COOS BAY — According to the Oregon Department of Transportation’s 2017 annual report, many of the bridges throughout Coos County are vulnerable to a seismic event.

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Crew members work on bridge repairs near the OR 42 and Hwy 101 interchange on Jan. 12, 2018.

“Our bridges are old, and most of them were built prior to the 1980s, when we stared thinking about seismic vulnerability and building for that,” ODOT’s bridge maintenance manager for South Western Oregon Bryan Mast said.  

In the event of the Cascadia earthquake, most of the bridges in the county are likely to fail, leaving the populations in Coos County a mess of small disjointed islands.

“Based on the information we have, we’re looking at nearly 100 percent failure rate on the bridges ... if all those bridges were to fail, the county would look like chives on a baked potato. We’d all be cut off. A group of little islands,” Murphy said.

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Crew members work on bridge repairs near the OR 42 and Hwy 101 interchange on Jan. 12, 2018.

ODOT simply can’t afford to fix all the bridges in Coos County, at least not in any sort of immediate fashion. So, Mast is training ODOT crews in post-earthquake bridge inspection, as well as working to outfit all the ODOT offices in the area with satellite phones.

“We’re making sure we have sat phones at the different ODOT yards so that we have a communication link to our Emergency Operations Center in Roseburg ... we’re working on our conduit of information. That’s the best thing we can do right now is make sure that we have a communication plan and putting those pieces into place,”

Currently the ODOT yard in Coos Bay is only 5 feet above sea level. The Cascadia subduction zone is between 3 to 12 feet above sea level.

“As we move forward ODOT is trying to build a new facility here in Coos County that will bring us up out of the flood zone. We’re trying right now to figure out how to fund it," Mast said.

Mast hopes to start a sort of stockpile of materials like culvert pipes and piles of gravel at the new facility. The hope being that those supplies can be used to perform basic repairs to local bridges so that people can get to hospitals and other emergency services.

Coos County bridges are considered to be in the third tier of importance for ODOT.

“Most of Coos County is at ODOT’s lowest level of importance ... we’re kind of last on the list,” Murphy said.

ODOT’s plan is to make sure there is a path of bridges from Interstate 5 that are reinforced so that in an emergency situation supplies can be brought to the South Coast to aid afflicted areas.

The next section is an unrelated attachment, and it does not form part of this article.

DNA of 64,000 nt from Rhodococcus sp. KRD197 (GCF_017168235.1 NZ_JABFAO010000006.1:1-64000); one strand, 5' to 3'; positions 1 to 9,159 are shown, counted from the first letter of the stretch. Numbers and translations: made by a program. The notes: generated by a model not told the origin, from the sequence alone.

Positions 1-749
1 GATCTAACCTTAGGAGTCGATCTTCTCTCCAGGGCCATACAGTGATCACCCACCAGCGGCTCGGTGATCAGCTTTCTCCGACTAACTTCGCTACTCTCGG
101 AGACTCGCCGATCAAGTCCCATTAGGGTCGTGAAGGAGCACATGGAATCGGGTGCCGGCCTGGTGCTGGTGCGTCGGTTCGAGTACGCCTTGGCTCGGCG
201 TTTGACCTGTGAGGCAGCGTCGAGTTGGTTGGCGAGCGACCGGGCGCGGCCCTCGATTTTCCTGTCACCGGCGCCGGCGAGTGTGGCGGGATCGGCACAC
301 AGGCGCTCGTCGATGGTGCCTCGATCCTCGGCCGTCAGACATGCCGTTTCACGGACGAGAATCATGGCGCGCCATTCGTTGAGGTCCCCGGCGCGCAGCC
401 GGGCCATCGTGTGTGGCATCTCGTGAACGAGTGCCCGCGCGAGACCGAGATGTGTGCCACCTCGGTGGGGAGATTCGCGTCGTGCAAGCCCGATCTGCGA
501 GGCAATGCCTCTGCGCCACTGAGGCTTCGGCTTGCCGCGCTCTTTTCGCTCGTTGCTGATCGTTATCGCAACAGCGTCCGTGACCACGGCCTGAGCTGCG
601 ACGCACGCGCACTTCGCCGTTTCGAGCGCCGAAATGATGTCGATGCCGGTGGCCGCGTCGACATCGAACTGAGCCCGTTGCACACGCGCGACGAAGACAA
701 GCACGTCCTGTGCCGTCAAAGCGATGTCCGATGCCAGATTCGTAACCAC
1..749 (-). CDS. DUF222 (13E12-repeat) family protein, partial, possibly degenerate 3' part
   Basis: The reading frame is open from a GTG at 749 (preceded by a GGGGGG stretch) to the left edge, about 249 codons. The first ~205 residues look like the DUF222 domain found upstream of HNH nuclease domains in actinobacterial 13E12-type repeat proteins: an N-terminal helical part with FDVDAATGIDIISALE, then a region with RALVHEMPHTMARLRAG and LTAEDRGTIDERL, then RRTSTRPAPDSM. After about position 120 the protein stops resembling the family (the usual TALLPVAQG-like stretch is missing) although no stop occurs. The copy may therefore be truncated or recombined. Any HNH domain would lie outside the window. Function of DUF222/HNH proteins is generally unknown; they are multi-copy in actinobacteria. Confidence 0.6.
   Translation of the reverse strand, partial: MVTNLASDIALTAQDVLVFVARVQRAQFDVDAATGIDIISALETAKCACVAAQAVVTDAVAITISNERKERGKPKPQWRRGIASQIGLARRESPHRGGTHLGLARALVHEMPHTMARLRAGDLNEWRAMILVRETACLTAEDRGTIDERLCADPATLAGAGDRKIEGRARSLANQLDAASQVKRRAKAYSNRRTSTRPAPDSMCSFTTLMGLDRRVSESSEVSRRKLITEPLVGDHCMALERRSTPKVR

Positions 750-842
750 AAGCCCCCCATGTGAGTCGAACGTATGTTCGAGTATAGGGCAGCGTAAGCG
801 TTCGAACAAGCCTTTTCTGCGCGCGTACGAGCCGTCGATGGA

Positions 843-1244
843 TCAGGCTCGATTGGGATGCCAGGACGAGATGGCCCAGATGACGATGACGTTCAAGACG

State Highway 38 is the ODOT priority route into Coos Bay from I-5. Along Highway 38 there has been a lot of recent construction. Several bad culverts have been replaced along the road.

“We’re making sure that we have a chance to at least get supplies from I-5 down 38,” Mast said.

Highway 38 was chosen as the priority route because it follows the Umpqua River so closely that if there are landslides as the result of an earthquake the roads can be cleared by pushing the dirt over toward the river.

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Crew members work on bridge repairs near the OR 42 and Hwy 101 interchange on Jan. 12, 2018.

“Currently we’re doing everything we can ... I believe within the next 10 years we’ll see something going on around here,” Mast said.

According to ODOT, the Scottsburg Bridge along Highway 38 is in poor structural condition. It’s reported as having a low service life, and it’s listed as a scour critical bridge. Bridge scour is bridge material that has been eroded by abrasive, fast moving water.

“We’re in the design phase now to replace the Scottsburg Bridge,” Mast said.

Of the bridges on ODOT’s list of deficient bridges, the McCullough Bridge is the largest in our area. The McCullough Bridge is in good standing structurally, but it’s marked as vulnerable to seismic activity.

“The McCullough Bridge is a very tall, narrow bridge without seismic retrofitting at all. Will it be there? I don’t know, parts of it maybe,” Mast said.

If Cascadia hits before the ODOT completes the upgrades to their priority route it could be a long time before Coos County gets supplies from the outside world.

“In most areas you’re looking at a few days, but we could be looking at a lot longer than that. Without any way to drive in here they’re going to have to build a road all the way in,” Murphy said.

ODOT’s current project in Coos County is on Highway 42 just after it splits off from U.S. Highway 101. They are replacing a failing culvert. According to Mast, replacing the culvert will improve fish passage and open up the wetland to more fish. After that, they will be raising the overpass where Highway 42 goes over U.S. Highway 101.

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